Dessertation Best HR practices in the Indian lens Manufacturing Sector


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Dessertation Best HR practices in the Indian lens Manufacturing Sector

  1. 1. INDUS BUSINESS ACADEMY Best HR practices in the Indian lens Manufacturing Sector SUBMITTED TO: PROF. SURESH CHANDRA SUBMITTED BY: CHINMOY MAHAPATRA 3/17/2014 This research has sought to identify the ways in which lens manufacturers in India can manage people in structures that are diverse in terms of geography, cultures and in some cases, strategy. Rapid growth and expansion requires attention to both consistency of approach and flexibility of use and the constant balancing between the need for global standards on one hand and local market sensitivity on the other. The study highlights innovative HR practices that are required to sustain in the Indian lens market.
  2. 2. Best HR practices in the Indian lens Manufacturing Sector 1 DECLARATION I hereby declare that the dissertation titled “BEST HR PRACTICES IN THE INDIAN LENS MANUFACTURING SECTOR” is an original piece of research work carried out under the guidance and supervision Prof. Suresh Chandra (assistant dean-exam IBA). The information collected is from genuine and authentic sources. The work has been submitted in particular fulfillment of the academic requirement of our college Indus Business Academy. PLACE: - BANGALORE SIGNATURE: ……..………………. DATE: 17/03/2014 CHINMOY MAHAPATRA PGDM-2012-2014 FPB1214/032 INDUS BUSINESS ACADEMY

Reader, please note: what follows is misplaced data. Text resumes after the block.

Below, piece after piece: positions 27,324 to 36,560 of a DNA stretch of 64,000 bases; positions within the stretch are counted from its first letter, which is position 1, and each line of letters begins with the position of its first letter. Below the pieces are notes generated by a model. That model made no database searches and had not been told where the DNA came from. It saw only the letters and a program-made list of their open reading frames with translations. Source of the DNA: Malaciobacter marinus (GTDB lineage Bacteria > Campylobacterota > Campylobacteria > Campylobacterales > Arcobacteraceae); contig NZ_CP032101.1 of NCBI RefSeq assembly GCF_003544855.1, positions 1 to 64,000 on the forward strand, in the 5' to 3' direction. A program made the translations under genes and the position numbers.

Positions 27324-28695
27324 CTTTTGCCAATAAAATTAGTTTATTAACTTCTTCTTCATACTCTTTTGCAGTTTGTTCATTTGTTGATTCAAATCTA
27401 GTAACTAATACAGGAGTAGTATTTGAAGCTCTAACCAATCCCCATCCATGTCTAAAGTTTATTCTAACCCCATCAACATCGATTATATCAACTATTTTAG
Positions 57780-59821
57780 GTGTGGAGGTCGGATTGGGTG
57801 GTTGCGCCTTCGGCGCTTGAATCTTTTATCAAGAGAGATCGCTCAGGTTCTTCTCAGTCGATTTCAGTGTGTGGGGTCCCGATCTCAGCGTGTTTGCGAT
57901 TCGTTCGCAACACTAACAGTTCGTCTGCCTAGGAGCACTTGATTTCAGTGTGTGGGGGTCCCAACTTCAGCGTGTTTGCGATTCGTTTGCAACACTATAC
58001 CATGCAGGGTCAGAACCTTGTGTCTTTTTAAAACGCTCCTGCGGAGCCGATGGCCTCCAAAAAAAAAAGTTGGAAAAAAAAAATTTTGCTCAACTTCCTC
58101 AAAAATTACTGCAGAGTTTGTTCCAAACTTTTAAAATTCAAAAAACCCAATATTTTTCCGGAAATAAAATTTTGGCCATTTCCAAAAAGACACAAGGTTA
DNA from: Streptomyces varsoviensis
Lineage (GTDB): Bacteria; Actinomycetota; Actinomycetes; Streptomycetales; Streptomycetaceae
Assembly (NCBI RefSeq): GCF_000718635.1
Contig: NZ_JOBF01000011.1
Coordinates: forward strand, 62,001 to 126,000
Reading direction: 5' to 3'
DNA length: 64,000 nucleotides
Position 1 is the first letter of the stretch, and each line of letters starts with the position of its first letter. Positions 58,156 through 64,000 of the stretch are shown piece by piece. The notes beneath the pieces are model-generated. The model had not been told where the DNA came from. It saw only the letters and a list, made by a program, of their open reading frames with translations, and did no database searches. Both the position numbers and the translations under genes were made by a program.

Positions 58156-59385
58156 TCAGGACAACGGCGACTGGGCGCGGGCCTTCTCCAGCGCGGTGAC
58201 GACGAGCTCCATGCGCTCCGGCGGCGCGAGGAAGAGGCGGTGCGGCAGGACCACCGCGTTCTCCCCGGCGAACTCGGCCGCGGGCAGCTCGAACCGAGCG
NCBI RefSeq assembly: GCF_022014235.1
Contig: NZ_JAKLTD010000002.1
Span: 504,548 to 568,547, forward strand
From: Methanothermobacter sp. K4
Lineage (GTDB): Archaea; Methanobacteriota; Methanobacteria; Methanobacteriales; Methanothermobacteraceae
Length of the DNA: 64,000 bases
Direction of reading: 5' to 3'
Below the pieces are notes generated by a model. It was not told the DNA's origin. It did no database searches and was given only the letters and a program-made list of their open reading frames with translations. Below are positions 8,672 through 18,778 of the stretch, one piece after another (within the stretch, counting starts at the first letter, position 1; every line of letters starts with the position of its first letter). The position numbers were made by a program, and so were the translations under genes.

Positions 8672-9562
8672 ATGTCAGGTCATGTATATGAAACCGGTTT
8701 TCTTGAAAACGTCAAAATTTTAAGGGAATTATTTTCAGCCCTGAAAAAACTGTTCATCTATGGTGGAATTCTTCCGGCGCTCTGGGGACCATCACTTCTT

3. 3. Best HR practices in the Indian lens Manufacturing Sector 2 ACKNOWLEDGMENT I wish to express my indebted gratitude and special thanks to Prof. Suresh Chandra (internal guide / mentor) for his guidance and support. He was a helping hand all the time whenever needed and gave the right direction towards completion of the project. I also express my deepest thanks and pro-founded gratitude to IBA which gave me an opportunity to write the dissertation paper.
  4. 4. Best HR practices in the Indian lens Manufacturing Sector 3 TABLE OF CONTENTS SL NO. CONTENT PAGE NO. 1 Introduction 4 2 Discussion 6 3 Conclusion 11 4 Reference 12